I'm not sure if this is the right forum, but I'm hoping someone here might be able to help.
I have a still taken with a canon 60d. I also have movie footage, taken from exactly the same position. I want to match up the still pixel-for-pixel with the footage. The difficulty is that the still is 5184x3456 = 3:2 and the movie footage is 1920x1080 = 16:9
What I want to do, is take the still into Photoshop and crop/resize it so that it is 1920x1080, and it has a pixel-for-pixel match with the movie footage.
Looking at a screengrab from the footage, and comparing it to the still, it's clear that the still is cropped, but I haven't been able to work out exactly what sequence of actions will match the still to the screengrab.
A further complication is that 60d actually records at 1920x1088, not 1920x1080, although After Effects seems to ignore this.
Any help would be much appreciated.
'the right forum' depends on which software you're using - this is the Premiere Pro section. Let us know and we'll move the message to the right place for you.
If you're cropping in PS the easiest way to match the two images (still and an exported frame from the video) is to open the exported frame and add the still as a new layer, move and scale it to match (turn down the opacity on the still to see what you're doing then reset the opacity when done). Then save the file as a JPEG or TIFF, which will crop everything to the document size - as your base layer was the exported frame, the resulting file will be the same dimensions as the video. This of course assumes that the still and video were shot with camera and lens settings so that everything you can see in the video is also present in the still.
Premiere Pro, After Effects etc. can crop and zoom a still image too, but it's easier in PS if all you want is a static image (i.e. the zoom isn't animated).
You will find it tricky to get a perfect 1:1 pixel match, as the encoding for video used on DSLRs doesn't read the same pixels as a still shot does. There's interpolation and sampling going on, so you can get the two layers to be visually the same, but not mathematically.
Canon video at 1088 is always a bit confusing, it's down to the way the sensor polling takes place. Just place the footage into a 1920x1080 timeline at 100% and it'll crop off the left and/or right edges - do not use the 'scale to frame size' feature in Prem Pro or you'll force a resampling of every pixel, and lose a lot of quality.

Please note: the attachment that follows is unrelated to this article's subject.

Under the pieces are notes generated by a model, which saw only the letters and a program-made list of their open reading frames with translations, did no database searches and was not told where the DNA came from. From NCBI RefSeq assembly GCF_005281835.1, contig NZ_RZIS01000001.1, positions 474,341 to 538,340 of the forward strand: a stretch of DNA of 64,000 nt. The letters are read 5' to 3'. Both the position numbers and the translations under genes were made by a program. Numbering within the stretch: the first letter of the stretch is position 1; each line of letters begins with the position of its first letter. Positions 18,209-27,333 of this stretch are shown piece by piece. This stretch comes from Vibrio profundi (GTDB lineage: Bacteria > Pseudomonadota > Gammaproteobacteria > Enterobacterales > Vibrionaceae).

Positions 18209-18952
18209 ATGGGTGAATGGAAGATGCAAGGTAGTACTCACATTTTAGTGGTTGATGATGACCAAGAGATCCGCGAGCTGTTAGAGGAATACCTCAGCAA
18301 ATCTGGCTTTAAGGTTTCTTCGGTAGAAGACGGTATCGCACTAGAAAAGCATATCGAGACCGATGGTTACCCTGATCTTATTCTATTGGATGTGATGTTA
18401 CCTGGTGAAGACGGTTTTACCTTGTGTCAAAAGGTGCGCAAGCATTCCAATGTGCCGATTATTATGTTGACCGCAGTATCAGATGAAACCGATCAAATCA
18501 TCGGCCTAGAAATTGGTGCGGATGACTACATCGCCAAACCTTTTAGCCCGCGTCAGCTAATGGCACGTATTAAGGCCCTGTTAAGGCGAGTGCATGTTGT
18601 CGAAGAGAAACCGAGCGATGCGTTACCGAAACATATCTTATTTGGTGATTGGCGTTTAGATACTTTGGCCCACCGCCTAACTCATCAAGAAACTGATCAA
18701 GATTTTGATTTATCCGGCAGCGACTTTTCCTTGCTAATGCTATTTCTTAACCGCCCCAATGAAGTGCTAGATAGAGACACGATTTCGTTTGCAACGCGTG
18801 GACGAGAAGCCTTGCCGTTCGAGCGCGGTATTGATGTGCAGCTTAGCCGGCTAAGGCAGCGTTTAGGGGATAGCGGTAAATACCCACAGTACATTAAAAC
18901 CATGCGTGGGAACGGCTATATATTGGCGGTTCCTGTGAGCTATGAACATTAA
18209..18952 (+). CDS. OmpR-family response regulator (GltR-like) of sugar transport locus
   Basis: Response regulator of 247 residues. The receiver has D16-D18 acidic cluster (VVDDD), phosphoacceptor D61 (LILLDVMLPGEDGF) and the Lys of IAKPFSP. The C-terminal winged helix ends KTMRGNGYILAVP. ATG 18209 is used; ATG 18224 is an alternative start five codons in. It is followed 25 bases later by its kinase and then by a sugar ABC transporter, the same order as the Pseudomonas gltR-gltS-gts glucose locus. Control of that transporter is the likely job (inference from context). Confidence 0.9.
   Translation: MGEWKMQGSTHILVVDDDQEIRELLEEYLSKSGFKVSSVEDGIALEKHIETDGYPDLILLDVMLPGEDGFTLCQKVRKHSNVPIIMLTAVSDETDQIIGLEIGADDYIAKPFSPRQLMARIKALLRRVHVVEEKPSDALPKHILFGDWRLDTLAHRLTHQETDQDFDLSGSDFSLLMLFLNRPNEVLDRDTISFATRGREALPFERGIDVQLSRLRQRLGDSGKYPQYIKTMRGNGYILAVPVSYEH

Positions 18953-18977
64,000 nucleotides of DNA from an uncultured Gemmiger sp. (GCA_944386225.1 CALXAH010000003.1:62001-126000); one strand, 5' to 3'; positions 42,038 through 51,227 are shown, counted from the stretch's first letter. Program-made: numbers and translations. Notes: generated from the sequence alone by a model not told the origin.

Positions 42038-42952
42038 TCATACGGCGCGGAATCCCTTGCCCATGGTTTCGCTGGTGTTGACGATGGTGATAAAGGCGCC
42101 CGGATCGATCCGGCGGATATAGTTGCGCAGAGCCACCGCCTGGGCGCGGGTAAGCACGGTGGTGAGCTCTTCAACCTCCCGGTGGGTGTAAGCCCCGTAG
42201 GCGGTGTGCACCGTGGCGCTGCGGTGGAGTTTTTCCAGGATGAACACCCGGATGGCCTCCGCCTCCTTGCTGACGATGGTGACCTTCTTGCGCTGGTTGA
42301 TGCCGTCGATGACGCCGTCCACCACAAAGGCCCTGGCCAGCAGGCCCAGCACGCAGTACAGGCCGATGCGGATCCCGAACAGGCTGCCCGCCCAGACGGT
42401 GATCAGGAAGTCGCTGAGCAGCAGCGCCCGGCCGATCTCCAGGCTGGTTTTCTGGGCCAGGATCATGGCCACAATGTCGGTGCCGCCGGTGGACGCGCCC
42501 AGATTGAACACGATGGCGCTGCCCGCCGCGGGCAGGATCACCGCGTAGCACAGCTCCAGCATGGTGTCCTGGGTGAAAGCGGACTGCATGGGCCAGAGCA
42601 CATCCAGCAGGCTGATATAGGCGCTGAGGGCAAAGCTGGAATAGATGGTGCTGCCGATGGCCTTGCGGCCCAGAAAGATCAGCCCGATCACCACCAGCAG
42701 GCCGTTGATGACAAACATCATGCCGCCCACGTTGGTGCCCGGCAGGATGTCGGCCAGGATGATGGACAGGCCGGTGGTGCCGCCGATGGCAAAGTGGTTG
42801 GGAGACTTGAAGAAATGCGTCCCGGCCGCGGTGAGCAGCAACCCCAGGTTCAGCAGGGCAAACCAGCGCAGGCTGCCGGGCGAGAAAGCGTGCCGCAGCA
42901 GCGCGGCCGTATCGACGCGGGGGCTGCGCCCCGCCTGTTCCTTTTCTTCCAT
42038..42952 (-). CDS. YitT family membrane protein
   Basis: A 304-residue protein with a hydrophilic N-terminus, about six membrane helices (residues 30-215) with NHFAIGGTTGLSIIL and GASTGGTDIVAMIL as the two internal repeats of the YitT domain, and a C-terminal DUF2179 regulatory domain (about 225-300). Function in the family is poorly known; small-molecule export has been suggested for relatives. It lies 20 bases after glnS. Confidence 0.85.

Thanks for the reply. I am using Premiere Pro, also After Effects, and Mocha.
I have looked at making a manual/visual crop, as you suggested, but I'm really looking for a way to get a more accurate, mathmatical method.
The still and the footage were shot with the same camera, lens, settings, and on a tripod. The problem is that still has a different aspect ratio to the vidoe. Everything in the video is in the still, but not everything in the still is in the video. There is a strip cropped off from the top of the still, and one from the bottom.
What I really need to understand is how the camera takes the pixels from the sensor at 5184 x 3456 and downsizes them to 1920 x 1080. If I can understand that, then I can replicate the same process in Photoshop.
I assume it must be doing a crop and a resize, but I haven't been able to duplicate the process.
I've tried using the info panel to measure the size of the top/bottom crops, but the figures seem fairly random. If it were cropping to leave the height at an exact multiple of 1080 or 1088, I would understand, but it doesn't seem to be doing that.
I want to match up the still pixel-for-pixel with the footage.
That may not be possible, simply because the camera does not record the images that way. The full raster capture, used for photographs, is scaled for video. Pixels captured with the sensor are thrown out to 'dumb down' the full resolution image for the 1920 x 1080 needed for video.
I realise that the raw image will be sharper, but that's something I can deal with using Photoshop, or even within Premiere/After effects. The key thing is to get the two images lined up.
I agree that pixels are thrown away, but the camera is going to be doing that in the most efficient way. It won't be interpolating unless it has to. It throws away pixels along the top and bottom, the rest of the pixels all seem to be present. It might be sampling every other line, or something like that, but I feel there must be a way to work out which pixels it is keeping from the raw image. Really, all I need to do is find out the x,y co-ordinates of any two opposite corners.